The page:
US Dollar gives up gains of robust GDP and labor market figures

Source Fxstreet
Mar 28, 2024 16:35
  • The Q4 US GDP was revised higher to 3.4%, while Initial Jobless Claims came strong.
  • The March Chicago PMI came in lower than expected.
  • US Treasury yields stand mixed and limit the upside for the USD.

The US Dollar Index (DXY) initially soared to 104.70 but then stabilized at 104.50. On the positive side, Gross Domestic Product (GDP) revision and strong weekly Initial Jobless Claims figures from the US benefited the Greenback. But the weaker-than-expected Chicago PMI seems to have brought down the USD’s momentum.

The US economy appears steady with the Federal Reserve’s (Fed) stance treading a cautious path. Despite upward revisions in inflation projections, the Fed, under Powell's guidance, refrains from overreacting to short-term spikes in inflation. The speculated start of an easing cycle in June remains dependent on incoming data. 

Daily digest market movers: DXY fails to hold its rally to highs since February, eyes on PCE

  • Unemployment data came in slightly below consensus at 210K against the anticipated 215K for the week ending on March 23.
  •  Q4 Gross Domestic Product (GDP) was revised higher to a yearly growth of 3.4%.
  • On the negative side, the March Chicago Purchasing Managers Index (PMI) data released by the Institute for Supply Management was below expectations at 41.4, against the forecasted 46 and previous 44.
  • US Treasury bond yields show mixed results with the 2-year yield at 4.60%, 5-year yield at 4.20%, and 10-year yield at 4.19%.
  • The probability of a rate cut in June has dropped to 66% compared to 85% at the beginning of the week, which seems to be cushioning the Greenback.
  • The week’s highlight will be the headline Personal Consumption Expenditures (PCE) due on Friday, which is expected to have risen by 2.5% YoY, while the core measure is seen coming in at 2.8%. 
  • The outcome of the Fed’s preferred gauge of inflation will dictate the pace of the USD for the short term.

DXY technical analysis: DXY bulls are in command, but struggle to make a significant upward move

The Relative Strength Index (RSI) is mildly up around 60, while the Moving Average Convergence Divergence (MACD) manifests green bars that suggest a presence of bullish momentum. Yet it remains to be seen if the current buying traction can spur the DXY to higher levels as the MACD is also hinting at limited upward potential.

Looking broadly, the DXY sits comfortably above the 20, 100 and 200-day Simple Moving Averages (SMAs), indicating that the buying momentum is stronger in a larger context. This suggests that despite short-term bearish undertones, the bulls have a firmer grip in the long run.

Despite their dominance, the bulls are currently steady but seem to be struggling to gain more ground, which can impact the short-term dynamic of the DXY.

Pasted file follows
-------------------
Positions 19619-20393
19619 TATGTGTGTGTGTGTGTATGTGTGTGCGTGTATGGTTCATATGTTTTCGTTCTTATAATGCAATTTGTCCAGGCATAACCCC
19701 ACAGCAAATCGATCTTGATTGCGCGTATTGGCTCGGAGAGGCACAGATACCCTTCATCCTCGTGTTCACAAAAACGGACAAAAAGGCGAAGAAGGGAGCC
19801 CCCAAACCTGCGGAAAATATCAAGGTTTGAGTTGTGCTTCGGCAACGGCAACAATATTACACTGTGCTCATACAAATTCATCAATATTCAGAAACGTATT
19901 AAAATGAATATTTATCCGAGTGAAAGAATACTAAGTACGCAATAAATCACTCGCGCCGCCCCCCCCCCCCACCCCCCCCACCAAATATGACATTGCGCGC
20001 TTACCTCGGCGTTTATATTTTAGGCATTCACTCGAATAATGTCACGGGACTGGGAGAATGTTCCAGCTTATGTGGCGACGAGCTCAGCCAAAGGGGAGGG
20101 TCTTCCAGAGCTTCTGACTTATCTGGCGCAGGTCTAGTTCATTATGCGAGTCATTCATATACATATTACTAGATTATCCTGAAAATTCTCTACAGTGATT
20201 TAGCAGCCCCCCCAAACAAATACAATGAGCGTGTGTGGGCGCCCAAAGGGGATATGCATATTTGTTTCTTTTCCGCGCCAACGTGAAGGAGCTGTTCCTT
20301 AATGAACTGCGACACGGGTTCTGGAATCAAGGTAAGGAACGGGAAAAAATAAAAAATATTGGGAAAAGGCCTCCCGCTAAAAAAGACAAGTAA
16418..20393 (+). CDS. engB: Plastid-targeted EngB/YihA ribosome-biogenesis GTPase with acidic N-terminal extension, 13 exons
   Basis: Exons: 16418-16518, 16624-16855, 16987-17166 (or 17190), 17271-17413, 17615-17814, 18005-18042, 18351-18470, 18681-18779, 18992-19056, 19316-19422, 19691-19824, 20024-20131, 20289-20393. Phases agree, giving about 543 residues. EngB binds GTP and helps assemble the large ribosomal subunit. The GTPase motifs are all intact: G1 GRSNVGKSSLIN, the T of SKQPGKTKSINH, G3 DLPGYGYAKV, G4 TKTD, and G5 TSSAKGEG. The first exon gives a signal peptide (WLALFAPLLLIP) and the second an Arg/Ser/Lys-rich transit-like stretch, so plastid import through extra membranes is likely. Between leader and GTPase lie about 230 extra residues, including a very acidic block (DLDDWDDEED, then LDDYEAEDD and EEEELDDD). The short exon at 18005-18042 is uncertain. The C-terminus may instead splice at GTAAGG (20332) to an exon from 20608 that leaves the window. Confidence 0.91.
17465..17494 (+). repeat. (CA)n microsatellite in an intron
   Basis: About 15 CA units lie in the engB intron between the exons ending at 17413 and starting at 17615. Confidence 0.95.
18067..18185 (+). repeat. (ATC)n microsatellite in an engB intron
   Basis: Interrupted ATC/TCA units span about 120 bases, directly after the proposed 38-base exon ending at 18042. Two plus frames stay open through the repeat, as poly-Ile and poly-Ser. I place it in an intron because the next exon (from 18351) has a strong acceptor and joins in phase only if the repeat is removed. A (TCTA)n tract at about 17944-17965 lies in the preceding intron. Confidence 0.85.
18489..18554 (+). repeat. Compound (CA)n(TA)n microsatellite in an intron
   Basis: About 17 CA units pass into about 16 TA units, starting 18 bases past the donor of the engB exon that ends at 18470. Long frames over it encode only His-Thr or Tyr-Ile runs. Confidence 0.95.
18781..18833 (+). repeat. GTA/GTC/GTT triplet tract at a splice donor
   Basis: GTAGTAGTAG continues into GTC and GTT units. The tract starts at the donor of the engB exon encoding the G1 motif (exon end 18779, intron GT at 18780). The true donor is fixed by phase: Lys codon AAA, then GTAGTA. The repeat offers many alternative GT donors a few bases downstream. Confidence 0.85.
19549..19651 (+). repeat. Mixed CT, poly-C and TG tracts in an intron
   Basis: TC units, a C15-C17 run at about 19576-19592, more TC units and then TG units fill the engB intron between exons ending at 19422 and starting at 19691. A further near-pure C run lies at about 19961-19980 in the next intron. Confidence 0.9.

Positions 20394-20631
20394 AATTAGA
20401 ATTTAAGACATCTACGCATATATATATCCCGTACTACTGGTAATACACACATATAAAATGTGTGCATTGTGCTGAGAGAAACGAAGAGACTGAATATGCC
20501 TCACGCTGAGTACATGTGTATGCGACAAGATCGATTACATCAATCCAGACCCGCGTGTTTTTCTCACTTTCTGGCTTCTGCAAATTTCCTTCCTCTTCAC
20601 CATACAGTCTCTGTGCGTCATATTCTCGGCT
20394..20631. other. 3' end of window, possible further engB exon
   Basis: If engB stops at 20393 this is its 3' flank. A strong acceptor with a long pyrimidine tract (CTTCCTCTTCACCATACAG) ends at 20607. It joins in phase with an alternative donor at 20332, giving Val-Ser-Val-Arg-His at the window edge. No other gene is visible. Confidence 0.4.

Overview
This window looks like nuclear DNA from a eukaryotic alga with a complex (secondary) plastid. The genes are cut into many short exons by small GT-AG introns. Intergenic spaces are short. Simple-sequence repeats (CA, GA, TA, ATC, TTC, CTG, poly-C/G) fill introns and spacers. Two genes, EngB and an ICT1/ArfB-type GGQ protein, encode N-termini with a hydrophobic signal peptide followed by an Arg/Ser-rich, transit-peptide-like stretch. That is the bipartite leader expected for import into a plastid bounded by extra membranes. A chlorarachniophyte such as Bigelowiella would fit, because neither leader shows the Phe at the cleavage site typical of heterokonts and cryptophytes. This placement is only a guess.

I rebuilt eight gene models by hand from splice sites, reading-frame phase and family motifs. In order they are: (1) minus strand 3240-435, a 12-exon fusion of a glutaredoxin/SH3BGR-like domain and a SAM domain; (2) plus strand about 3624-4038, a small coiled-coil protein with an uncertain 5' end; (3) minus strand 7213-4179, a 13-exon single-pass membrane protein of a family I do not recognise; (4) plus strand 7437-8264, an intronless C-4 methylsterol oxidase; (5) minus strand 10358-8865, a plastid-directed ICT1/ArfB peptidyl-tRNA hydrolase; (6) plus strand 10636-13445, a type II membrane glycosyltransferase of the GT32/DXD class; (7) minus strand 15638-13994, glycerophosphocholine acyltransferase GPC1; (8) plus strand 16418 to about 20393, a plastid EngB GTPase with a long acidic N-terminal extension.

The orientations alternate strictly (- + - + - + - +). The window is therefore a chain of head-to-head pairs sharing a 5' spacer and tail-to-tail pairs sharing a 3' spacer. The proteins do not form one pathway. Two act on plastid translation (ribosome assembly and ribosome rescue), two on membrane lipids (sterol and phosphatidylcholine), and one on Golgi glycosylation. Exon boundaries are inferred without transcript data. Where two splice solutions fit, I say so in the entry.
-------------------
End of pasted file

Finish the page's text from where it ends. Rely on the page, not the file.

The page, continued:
US Dollar FAQs

What is the US Dollar?

The US Dollar (USD) is the official currency of the United States of America, and the ‘de facto’ currency of a significant number of other countries where it is found in circulation alongside local notes. It is the most heavily traded currency in the world, accounting for over 88% of all global foreign exchange turnover, or an average of $6.6 trillion in transactions per day, according to data from 2022.
Following the second world war, the USD took over from the British Pound as the world’s reserve currency. For most of its history, the US Dollar was backed by Gold, until the Bretton Woods Agreement in 1971 when the Gold Standard went away.

How do the decisions of the Federal Reserve impact the US Dollar?

The most important single factor impacting on the value of the US Dollar is monetary policy, which is shaped by the Federal Reserve (Fed). The Fed has two mandates: to achieve price stability (control inflation) and foster full employment. Its primary tool to achieve these two goals is by adjusting interest rates.
When prices are rising too quickly and inflation is above the Fed’s 2% target, the Fed will raise rates, which helps the USD value. When inflation falls below 2% or the Unemployment Rate is too high, the Fed may lower interest rates, which weighs on the Greenback.

What is Quantitative Easing and how does it influence the US Dollar?

In extreme situations, the Federal Reserve can also print more Dollars and enact quantitative easing (QE). QE is the process by which the Fed substantially increases the flow of credit in a stuck financial system.
It is a non-standard policy measure used when credit has dried up because banks will not lend to each other (out of the fear of counterparty default). It is a last resort when simply lowering interest rates is unlikely to achieve the necessary result. It was the Fed’s weapon of choice to combat the credit crunch that occurred during the Great Financial Crisis in 2008. It involves the Fed printing more Dollars and using them to buy US government bonds predominantly from financial institutions. QE usually leads to a weaker US Dollar.

What is Quantitative Tightening and how does it influence the US Dollar?

Quantitative tightening (QT) is the reverse process whereby the Federal Reserve stops buying bonds from financial institutions and does not reinvest the principal from the bonds it holds maturing in new purchases. It is usually positive for the US Dollar.

Disclaimer: For information purposes only. Past performance is not indicative of future results.
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